Old-Fashioned Date-Nut Bread

Recipe by PJ Hamel

Maybe you remember buying date-nut bread at the supermarket; Thomas' was a favorite. Or maybe your mom used to make you date-nut sandwiches: date-nut bread sandwiched around cream cheese. Whatever your memories of this venerable quick bread, here's your chance to relive those happy days.

10 mins
45 to 55 mins
55 mins
1 loaf, about 16 servings
Old-Fashioned Date-Nut Bread


Prevent your screen from going dark as you follow along.
  1. Preheat the oven to 350°F. Lightly grease an 8 1/2" x 4 1/2" loaf pan.

  2. Place the dates, butter, baking soda, salt, and brown sugar in a mixing bowl. Pour the hot coffee into the bowl, stirring to combine. Allow the mixture to cool for 15 minutes.

  3. Add the egg, vanilla, liquor, baking powder, and flour, beating gently until smooth. Stir in the walnuts.

  4. Pour the batter into the pan, gently tapping the pan on the counter to settle the batter.

  5. Bake the bread for 45 to 55 minutes, tenting the loaf gently with foil after 30 minutes, to prevent over-browning. Remove the bread from the oven; a cake tester or toothpick inserted into the center should come out clean, and an instant-read thermometer should read about 200°F.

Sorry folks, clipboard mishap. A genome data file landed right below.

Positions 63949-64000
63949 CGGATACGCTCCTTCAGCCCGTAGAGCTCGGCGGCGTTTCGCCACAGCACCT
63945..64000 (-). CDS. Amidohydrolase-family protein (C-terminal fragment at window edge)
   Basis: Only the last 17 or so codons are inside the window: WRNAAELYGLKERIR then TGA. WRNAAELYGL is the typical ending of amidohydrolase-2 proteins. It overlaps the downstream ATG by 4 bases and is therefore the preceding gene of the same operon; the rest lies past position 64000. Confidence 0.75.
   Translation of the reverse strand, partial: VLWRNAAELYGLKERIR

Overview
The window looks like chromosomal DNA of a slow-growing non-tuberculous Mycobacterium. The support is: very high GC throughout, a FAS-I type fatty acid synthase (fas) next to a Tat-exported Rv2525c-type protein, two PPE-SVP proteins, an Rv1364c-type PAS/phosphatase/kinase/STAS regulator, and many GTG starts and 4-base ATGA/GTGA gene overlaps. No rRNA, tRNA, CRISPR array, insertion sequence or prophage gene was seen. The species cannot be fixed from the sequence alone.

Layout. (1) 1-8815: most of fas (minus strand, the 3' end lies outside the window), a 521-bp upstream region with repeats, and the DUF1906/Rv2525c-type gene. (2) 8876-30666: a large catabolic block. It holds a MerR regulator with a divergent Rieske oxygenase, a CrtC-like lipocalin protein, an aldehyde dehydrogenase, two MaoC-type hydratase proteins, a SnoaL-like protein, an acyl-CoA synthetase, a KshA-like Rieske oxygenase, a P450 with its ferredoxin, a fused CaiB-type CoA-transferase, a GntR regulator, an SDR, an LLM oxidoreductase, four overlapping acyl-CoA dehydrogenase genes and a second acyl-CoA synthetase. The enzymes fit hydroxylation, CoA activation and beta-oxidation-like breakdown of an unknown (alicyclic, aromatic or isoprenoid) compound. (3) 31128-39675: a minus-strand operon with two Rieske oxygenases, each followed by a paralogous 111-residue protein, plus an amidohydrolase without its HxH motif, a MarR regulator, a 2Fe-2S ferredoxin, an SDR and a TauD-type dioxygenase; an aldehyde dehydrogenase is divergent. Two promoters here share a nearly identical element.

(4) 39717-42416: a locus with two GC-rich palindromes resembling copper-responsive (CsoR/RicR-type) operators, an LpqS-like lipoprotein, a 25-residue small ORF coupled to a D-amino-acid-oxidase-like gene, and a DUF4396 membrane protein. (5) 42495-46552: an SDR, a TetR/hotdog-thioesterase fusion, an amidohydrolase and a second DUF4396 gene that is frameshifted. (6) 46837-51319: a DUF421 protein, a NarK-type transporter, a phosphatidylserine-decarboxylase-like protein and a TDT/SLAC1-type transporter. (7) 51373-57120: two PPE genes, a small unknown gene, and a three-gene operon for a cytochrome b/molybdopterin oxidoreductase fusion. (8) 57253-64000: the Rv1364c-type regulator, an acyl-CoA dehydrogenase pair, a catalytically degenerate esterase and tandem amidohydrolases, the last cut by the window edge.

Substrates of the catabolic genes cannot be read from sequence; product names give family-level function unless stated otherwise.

6. After 10 minutes, gently turn the bread out of the pan onto a rack to cool. Cool completely before slicing. Wrap airtight, and store at room temperature for several days; freeze for longer storage.

Tips from our Bakers

  • Feel free to use a flavored coffee here; caramel or vanilla are both good choices.
  • What's up with the vodka or brandy? Alcohol is a flavor enhancer, serving to disperse flavor molecules throughout the bread; leave it out if you like.
  • Why the range in sugar? Some people like sweeter breads; some, less so. Your choice.
  • Can you substitute boiling water for hot coffee? Well, if you're thinking substitute because you don't like the flavor of coffee, don't worry; the bread doesn't taste at all like coffee. If you can't take coffee's acidity or caffeine, though, then substituting water is fine. The bread may be slightly denser, due to the removal of coffee's acidity, which reacts with baking soda to produce rise; counteract this by substituting 1 tablespoon lemon juice for 1 tablespoon of the water.